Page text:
Gates urges veto of troop-rest measure

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    WASHINGTON - Senate Democrats are confident they can pass legislation to give troops more rest between Iraq deployments, a measure aimed at pressing the Bush administration to change its war policy.

    Defense Secretary Robert Gates called the proposal by Sen. Jim Webb, D-Va., a dangerous "backdoor way" to draw down additional forces. Gates said he would recommend a veto.

    "If we get this next phase wrong — no matter how you feel about how we got to where we are, the consequences of getting this wrong for Iraq, for the region, for us are enormous," he said Sunday.

    Sen. Jack Reed, D-R.I., responded that shorter breaks were creating an undue strain on U.S. troops and their families.

    "They deserve the same amount of time back home as they stay in the field," Reed said.

    The comments represented the latest political clash over the unpopular war. President Bush last week announced plans for a limited drawdown but indicated combat forces would stay in Iraq well past 2008.

    On Monday, Rep. John Murtha, a Vietnam veteran and war critic, said President Bush remains committed to keeping U.S. troops in Iraq for an indefinite period and Americans don't want that.

    "When letters go unanswered, when suggestions go ignored, when the pleas of the public fall on deaf ears, how are the American people expected to continue to support flawed policies and undefined missions?" Murtha, D-Pa., said in remarks prepared for delivery. "Today, we have a clear choice between responsible congressional oversight and this administration's blindness."

    The Senate was scheduled to resume debate this week on anti-war legislation, including Webb's proposal to require that troops have as much time at their home station as they do deployed to Iraq.

    Gates was asked in broadcast interviews about recommending a Bush veto should the proposal pass. "Yes I would," the Pentagon chief said.

    "If it were enacted, we would have force management problems that would be extremely difficult and, in fact, affect combat effectiveness and perhaps pose greater risk to our troops," he said.

    Supporters of Webb's measure say it has at least 57 of the 60 votes needed. It would need 67 votes to override a veto.

    A separate proposal by Sen. Carl Levin, D-Mich., seeks to restrict troops' mission to fighting terrorists and training the Iraqi security force.

    "The president has dangled a carrot in front of the American people talking about troop reductions," Levin said. "But, again, it is an illusion of a change of course and the American people are not buying it. My colleagues are not buying it."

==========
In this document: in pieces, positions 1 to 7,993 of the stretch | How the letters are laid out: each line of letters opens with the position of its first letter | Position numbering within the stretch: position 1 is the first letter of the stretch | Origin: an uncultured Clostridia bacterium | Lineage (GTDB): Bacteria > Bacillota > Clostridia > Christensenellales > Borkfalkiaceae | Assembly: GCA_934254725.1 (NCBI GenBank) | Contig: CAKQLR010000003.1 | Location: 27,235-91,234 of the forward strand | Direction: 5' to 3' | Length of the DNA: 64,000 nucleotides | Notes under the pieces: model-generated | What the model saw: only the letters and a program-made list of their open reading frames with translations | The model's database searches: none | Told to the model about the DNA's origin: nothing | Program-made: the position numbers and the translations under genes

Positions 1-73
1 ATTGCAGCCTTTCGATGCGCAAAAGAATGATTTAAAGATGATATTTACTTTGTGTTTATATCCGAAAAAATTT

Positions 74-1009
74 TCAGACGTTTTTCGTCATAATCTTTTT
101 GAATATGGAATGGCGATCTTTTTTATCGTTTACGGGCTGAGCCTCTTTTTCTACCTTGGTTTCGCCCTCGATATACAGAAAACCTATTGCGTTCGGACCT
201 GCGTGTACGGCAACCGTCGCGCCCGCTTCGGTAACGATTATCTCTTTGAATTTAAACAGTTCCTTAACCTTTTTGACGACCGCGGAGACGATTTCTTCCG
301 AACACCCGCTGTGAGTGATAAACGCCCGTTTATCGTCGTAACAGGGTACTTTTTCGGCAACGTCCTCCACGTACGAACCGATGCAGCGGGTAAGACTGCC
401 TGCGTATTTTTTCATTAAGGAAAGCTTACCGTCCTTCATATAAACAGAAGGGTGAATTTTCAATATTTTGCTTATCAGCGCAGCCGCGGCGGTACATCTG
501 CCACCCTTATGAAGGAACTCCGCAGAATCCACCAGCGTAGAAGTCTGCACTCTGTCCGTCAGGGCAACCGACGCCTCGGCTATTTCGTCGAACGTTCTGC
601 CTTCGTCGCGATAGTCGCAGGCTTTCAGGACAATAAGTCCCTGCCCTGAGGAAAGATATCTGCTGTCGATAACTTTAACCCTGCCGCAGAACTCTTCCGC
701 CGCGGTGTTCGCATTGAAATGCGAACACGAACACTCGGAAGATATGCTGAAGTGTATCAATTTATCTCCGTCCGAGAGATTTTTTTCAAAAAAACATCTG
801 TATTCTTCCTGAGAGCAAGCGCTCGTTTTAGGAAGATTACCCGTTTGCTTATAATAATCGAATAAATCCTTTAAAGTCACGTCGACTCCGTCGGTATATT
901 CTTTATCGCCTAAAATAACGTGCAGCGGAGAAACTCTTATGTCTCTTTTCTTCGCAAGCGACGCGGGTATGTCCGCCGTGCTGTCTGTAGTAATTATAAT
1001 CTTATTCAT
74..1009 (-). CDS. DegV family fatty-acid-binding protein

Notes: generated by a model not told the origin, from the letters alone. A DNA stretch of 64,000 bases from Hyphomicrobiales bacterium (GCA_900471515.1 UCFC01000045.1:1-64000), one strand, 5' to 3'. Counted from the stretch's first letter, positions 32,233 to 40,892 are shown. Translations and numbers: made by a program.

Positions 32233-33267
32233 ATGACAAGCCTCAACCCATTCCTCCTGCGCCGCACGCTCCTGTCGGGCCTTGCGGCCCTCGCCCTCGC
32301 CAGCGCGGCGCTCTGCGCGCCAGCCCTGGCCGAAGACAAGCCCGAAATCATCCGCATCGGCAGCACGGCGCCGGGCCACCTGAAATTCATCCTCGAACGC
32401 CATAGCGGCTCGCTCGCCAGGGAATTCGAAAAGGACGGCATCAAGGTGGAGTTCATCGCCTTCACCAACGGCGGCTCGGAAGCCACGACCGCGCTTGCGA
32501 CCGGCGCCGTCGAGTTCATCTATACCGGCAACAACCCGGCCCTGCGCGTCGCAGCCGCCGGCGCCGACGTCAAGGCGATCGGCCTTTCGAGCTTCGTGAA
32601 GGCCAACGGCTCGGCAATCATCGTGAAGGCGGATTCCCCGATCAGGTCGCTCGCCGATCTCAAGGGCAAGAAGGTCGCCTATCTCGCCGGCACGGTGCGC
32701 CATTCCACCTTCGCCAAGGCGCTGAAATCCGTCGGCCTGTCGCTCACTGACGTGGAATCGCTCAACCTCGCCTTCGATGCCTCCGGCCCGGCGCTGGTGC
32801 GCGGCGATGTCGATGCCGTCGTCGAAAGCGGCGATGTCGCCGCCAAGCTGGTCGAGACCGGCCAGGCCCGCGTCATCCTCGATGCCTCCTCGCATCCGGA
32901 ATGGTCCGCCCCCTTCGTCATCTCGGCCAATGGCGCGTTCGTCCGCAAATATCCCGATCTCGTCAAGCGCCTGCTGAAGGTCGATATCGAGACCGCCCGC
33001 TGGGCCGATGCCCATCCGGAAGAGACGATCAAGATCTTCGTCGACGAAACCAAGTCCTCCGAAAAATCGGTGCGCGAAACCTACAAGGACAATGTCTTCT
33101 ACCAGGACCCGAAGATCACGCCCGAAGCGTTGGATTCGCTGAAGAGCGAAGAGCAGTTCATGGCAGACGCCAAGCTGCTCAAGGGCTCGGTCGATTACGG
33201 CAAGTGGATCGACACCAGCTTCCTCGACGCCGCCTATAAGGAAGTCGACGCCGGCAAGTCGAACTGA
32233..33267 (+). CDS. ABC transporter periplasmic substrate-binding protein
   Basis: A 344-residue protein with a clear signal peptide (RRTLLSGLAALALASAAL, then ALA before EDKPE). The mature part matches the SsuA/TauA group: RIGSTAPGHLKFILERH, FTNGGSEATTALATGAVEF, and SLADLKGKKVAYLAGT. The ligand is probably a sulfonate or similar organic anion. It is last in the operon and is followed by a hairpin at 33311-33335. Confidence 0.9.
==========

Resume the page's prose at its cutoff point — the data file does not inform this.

"I think we have a good chance of getting to the 60 votes to call for a change in policy. I hope we get there in the next couple of weeks," he said.

    If Webb's amendment were enacted, Gates said it would force him to consider again extending tours in Iraq. Military commanders would be constrained in the use of available forces, creating gaps and forcing greater use of the National Guard and Reserve, he said.

    "It would be extremely difficult for us to manage that. It really is a backdoor way to try and force the president to accelerate the drawdown," Gates said. "Again, the drawdowns have to be based on the conditions on the ground."

    "A unit pulling out would not be immediately replaced by another," he added. "So you'd have an area of combat operations where no U.S. forces would be present for a period, and the troops coming in would then face a much more difficult situation."

    Active-duty Army units currently are on 15-month deployments with a promise of no more than 12 months rest. Marines who spend seven or more months at war sometimes get six months or less at home.

    Bush said last week that he approved a plan by Gen. David Petraeus, the top U.S. commander in Iraq, to withdraw 5,700 troops from Iraq by the holidays and reduce the force from 20 combat brigades to 15 brigades by next July.

    The president has ordered Petraeus to make a further assessment and recommendations in March.

    There are about 169,000 U.S. troops in Iraq.

    Gates on Friday raised the possibility of cutting troop levels to 100,000 or so by the end of next year, well beyond the cuts Bush announced, in what appeared to be a conciliatory gesture to anti-war Democrats and some wary Republicans.

    But on Sunday, Gates said he could not say how large the force would be in the coming years, stressing that it would depend on whether the security situation in Iraq had improved dramatically.

    Bush has compared America's future in Iraq to the peacekeeping role U.S. troops play in South Korea, where they have been stationed for decades.

    Gates spoke on "Fox News Sunday" and "This Week" on ABC. Reed was on ABC and Levin appeared on "Face the Nation" on CBS.

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